For the past five years, weather permitting, I have been hosting a weekly tea party in Bryant Park on Thursday afternoons.
It began as a lark. I was looking for free things to do in the city with my sons. In the summers, Bryant Park hosts Broadway in Bryant Park on Thursdays. I started going, and packing a picnic lunch. I invited friends over Facebook. Each week that summer, more people visited. Towards the end of the summer, there was a chill in the early evening air. Several people went to get coffee. One friend commented that she preferred tea. “Me, too,” I responded. Then she added that she only liked drinking tea out of a real china cup. I told her that I had a whole collection of cups that had belonged to my mother and grandmother. I offered to bring a cup for each of us to have tea the following week. As I packed the cups I decided to bring a few extra for whoever might join us.
This is how the idea was born, but it quickly became something more. Around the same time, my Dad began to descend deeply into Alzheimer’s. He had been a college professor and civil rights activist. Because of him, my first memory of the world is the assassination of Martin Luther King, Jr. It was the first time I remember my father crying while he watched the television. When I asked him how such a terrible thing could happen, he explained that there were some things we could never understand, but that the work that Dr. King left undone was the creation of The Beloved Community. He told me that this was my job—to help create The Beloved Community. As my Dad lost his memory, I felt the best way for me to honor him was to remember what he taught me.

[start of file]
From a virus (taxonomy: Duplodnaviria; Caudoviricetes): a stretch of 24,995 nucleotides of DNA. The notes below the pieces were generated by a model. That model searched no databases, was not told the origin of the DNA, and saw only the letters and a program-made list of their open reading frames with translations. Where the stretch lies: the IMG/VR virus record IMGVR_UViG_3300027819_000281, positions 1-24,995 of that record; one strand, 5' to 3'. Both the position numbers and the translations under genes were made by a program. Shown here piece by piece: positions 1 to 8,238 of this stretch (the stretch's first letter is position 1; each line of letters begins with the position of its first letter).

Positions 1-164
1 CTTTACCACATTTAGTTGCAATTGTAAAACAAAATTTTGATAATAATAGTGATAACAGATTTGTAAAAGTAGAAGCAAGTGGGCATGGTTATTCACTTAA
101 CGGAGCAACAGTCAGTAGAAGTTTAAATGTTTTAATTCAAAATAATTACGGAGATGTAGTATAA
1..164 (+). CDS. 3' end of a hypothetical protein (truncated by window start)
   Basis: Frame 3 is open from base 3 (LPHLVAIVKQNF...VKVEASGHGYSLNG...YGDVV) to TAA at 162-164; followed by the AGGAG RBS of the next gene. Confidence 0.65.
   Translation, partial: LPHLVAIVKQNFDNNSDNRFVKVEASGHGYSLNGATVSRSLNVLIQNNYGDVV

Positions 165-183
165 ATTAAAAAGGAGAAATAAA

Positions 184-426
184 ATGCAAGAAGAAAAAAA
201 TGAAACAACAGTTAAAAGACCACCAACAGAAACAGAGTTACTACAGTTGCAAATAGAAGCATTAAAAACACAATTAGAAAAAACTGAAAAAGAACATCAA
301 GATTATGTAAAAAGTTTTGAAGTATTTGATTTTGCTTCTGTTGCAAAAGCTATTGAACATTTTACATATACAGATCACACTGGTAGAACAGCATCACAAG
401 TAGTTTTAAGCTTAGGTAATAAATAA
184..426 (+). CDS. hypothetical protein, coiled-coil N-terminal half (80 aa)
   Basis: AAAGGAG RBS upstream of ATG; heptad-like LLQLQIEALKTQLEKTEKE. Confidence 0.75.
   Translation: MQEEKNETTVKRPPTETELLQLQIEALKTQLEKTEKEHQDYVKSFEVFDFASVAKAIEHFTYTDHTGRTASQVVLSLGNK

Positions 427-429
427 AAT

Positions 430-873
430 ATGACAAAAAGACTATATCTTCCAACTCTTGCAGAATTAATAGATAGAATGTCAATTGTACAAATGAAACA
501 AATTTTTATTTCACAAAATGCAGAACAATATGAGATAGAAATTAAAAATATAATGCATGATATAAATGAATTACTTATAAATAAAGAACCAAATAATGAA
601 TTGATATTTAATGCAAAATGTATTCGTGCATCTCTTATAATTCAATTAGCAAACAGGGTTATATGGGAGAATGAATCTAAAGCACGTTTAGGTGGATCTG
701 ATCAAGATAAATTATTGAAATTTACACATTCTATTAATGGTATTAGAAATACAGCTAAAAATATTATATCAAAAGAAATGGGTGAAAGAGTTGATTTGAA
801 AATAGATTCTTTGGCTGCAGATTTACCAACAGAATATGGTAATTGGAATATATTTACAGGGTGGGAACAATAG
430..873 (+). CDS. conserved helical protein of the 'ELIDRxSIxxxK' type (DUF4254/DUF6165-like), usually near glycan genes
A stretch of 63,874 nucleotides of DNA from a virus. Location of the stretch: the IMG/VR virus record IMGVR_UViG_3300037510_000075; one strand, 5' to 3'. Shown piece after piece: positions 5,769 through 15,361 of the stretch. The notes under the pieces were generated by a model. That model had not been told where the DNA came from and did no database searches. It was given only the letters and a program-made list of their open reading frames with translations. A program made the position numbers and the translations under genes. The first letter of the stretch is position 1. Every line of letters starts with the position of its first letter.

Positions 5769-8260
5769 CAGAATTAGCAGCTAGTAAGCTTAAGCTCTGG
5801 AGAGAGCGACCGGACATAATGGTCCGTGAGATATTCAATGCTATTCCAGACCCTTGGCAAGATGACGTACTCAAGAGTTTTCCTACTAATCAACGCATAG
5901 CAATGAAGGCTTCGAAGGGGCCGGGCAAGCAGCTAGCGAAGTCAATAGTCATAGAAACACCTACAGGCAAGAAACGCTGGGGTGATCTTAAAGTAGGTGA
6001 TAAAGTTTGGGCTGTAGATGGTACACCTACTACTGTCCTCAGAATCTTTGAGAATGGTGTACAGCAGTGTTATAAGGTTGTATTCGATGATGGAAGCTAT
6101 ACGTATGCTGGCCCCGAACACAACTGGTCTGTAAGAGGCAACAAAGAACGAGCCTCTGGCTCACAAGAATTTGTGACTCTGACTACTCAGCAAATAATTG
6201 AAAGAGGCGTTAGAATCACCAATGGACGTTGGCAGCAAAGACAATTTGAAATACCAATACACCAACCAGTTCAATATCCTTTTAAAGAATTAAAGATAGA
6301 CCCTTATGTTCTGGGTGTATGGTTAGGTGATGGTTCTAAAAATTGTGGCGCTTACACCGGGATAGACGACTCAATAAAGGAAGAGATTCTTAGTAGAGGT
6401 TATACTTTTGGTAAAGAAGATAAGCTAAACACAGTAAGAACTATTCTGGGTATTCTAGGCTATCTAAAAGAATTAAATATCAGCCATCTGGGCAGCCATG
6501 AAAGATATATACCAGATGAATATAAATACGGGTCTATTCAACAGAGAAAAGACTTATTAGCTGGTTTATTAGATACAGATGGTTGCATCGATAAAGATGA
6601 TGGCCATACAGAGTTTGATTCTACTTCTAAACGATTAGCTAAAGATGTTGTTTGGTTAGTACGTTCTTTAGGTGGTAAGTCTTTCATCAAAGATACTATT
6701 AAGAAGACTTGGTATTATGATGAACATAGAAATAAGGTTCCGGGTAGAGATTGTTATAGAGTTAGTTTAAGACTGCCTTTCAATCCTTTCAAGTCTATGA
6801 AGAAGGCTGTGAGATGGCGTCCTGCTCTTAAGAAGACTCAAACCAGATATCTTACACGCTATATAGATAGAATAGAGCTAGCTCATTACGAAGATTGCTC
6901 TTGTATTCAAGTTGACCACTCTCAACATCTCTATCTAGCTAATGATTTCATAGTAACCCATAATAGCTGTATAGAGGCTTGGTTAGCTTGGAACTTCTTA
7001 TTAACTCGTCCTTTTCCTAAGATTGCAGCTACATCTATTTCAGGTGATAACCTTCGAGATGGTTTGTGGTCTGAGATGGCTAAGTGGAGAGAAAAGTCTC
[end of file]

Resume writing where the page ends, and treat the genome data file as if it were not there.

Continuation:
So the weekly tea party has become a purposeful experience of Beloved Community. Each week I wake around 5 am to bake everyone’s favorite seasonal baked goods (cookies, brownies, banana bread.) I pack tea, sandwiches, and my collection of cups and saucers. When I arrive at the park, with my children often accompanying me, I set the table and wait for our guests to arrive. Friends visit regularly, but we also welcome any passersby who are interested, many of whom have become treasured friends.
I lost my Dad earlier this year. Since his passing, the tea party seems to have taken on a deeper meaning. Each week this year, I have been aware of the special community that is growing around our table. Each week it feels like we are coming together to experience community.
I want to use this space to provide reflections on the tea party and how it is helping us create, in one little corner of a big city, the feeling of The Beloved Community.